The film toggles backward and forward between German and (American) English; the academic world of America in the 1960s, with cocktail parties where groups of Jews would converse with one another in German - not Yiddish nor Hebrew - is nicely shown, with shades of Mad Men. Hannah (who died aged 69 of a heart attack) was a heavy smoker, as were many of the other characters; her husband Heinrich Blucher, is shown smoking heavily and over-eating and having an aneurism.

Was Hannah Arendt a heartless, haughty intellectual, looking down at eastern European Jewry as being unsophisticated and disorganised? Or was she looking at the Holocaust from a different point of view altogether - that of a philosopher rather than as a survivor?

It is an interesting film that thinking people should see, and ponder upon and question. It is not entertainment in the Hollywood sense. It is something that the European Union would like people to see, and as such it has subsidised the production to a large extent. This is not something the USA believes in. Historical films that further the American narrative are financed by people who would like to make money out of it - be they Oliver Stone (JFK, Nixon) or John Wayne (Green Berets, The Alamo)

Europe, however, has a darker and more complex narrative. And so the EU feels the need for it to be discoursed using public money. With public money comes looser scripting and direction. We see touches of it in Hannah Arendt - the three Princeton academics who persecute her after her articles are published - indeed many of the secondary actors are wooden and two-dimensional.

And indeed it was in Princeton, where Hannah Arendt lectured before her death in 1975, that a young Joel Coen studied philosophy; it is interesting to ponder whether he took classes with her (his senior thesis being about Wittgenstein). Worth noting that Arendt's last book, published posthumously, was entitled The Life of the Mind - recall the scene in the Coen Brothers' Barton Fink where 'Madman' Mundt is running through the flaming hotel corridor repeating "I'll show you the life of the mind".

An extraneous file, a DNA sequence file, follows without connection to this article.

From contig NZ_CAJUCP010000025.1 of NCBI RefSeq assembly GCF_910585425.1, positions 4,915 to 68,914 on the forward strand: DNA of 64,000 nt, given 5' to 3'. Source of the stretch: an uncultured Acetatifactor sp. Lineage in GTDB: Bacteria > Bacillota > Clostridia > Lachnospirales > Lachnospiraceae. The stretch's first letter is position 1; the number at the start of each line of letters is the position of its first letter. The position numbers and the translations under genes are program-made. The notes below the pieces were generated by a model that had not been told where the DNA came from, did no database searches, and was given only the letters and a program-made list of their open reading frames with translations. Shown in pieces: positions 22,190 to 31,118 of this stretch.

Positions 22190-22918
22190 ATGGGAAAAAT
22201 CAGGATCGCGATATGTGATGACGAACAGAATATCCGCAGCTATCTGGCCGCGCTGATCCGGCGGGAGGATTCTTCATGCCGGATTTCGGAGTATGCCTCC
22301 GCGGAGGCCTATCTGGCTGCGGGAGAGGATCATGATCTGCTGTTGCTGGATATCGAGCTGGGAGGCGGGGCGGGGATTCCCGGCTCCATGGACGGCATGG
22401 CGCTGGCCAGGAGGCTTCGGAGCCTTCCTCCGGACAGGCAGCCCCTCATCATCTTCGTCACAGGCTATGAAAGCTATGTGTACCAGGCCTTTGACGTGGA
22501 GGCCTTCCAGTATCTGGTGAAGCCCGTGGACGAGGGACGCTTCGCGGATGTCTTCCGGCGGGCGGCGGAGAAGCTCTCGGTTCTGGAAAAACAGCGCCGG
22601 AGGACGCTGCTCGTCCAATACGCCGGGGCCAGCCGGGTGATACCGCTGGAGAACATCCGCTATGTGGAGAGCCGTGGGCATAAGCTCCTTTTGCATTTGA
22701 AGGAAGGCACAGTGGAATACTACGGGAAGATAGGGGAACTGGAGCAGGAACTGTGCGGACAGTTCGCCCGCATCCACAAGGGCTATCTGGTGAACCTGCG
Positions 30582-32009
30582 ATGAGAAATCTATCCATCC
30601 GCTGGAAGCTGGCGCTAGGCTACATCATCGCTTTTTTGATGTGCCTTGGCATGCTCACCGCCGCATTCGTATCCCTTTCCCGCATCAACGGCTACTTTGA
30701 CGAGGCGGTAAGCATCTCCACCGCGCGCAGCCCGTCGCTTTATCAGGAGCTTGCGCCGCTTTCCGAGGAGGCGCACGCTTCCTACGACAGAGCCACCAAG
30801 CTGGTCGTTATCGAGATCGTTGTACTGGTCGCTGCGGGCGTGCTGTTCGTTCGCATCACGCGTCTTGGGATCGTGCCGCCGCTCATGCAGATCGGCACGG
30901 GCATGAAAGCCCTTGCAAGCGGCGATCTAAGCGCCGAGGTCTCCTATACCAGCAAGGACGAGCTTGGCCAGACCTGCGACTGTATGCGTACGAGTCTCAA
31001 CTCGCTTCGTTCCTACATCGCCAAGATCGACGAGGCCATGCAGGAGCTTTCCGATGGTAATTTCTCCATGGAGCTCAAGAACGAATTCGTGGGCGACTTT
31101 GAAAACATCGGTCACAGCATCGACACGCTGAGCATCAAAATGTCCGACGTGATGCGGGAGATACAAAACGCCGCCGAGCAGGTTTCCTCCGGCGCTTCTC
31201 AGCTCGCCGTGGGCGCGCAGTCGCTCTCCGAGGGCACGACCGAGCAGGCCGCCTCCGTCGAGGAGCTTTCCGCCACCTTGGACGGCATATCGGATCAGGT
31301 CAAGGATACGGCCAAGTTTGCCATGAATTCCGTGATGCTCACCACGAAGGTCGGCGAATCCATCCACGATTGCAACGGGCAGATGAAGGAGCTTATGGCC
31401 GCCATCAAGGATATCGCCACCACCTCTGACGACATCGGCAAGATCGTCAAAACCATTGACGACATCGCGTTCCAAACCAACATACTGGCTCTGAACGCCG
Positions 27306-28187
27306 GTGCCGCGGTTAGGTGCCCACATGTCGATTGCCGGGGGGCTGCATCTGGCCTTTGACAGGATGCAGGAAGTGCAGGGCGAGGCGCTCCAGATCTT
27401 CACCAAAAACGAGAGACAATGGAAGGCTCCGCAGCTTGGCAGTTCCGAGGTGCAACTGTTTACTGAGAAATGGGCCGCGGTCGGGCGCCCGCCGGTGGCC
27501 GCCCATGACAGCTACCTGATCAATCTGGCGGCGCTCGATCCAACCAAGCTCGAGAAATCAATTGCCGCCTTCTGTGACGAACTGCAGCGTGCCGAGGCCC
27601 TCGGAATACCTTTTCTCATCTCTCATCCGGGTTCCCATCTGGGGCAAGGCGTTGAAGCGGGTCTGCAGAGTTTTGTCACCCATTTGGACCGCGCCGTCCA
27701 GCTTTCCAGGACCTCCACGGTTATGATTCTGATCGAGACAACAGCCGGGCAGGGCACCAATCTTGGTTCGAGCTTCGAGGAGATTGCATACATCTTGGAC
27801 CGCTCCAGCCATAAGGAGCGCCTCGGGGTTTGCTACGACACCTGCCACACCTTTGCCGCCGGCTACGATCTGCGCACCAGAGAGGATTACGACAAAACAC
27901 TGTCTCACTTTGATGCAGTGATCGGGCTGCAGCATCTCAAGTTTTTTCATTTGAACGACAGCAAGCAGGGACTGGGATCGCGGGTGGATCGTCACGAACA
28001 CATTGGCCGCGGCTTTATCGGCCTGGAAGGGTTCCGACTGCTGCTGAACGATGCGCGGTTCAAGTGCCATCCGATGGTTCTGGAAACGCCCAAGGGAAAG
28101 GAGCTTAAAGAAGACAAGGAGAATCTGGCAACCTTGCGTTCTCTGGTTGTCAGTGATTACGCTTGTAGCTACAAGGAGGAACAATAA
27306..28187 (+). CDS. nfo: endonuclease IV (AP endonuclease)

And there's Stanley Milgram, the American Jewish psychologist from Yale, who knew Hannah Arendt... Inspired by her account of Eichmann 'only following orders', he came up with the famous Milgram experiment, in which volunteer students were ordered to give massive electric shocks to fellow students - up to 450 volts - to see how much pain people could inflict on other people if they were told to do so. Milgram's name carries through to the Coen Brother's A Serious Man; Don Milgram, Larry's lawyer.

Somewhere between Hollywood and Europe lies the cinema of the Coen Brothers; intellectual, academic, yet entertaining; replete with the wisdom of life, funny, quotable.

Their latest film, Inside Llewyn Davis, is out any day now, so I'll be off to see that before too long.

This time last year:
Snow scene into the sun

This time two years ago:
More winter gorgeousness

This time three years ago:
New winter wear - my M65 Parka

This time four years ago:
Winter and broken-down trains

This time five years ago:
General Mud claims ul. Poloneza

This time six years ago:
Just when I thought winter was over...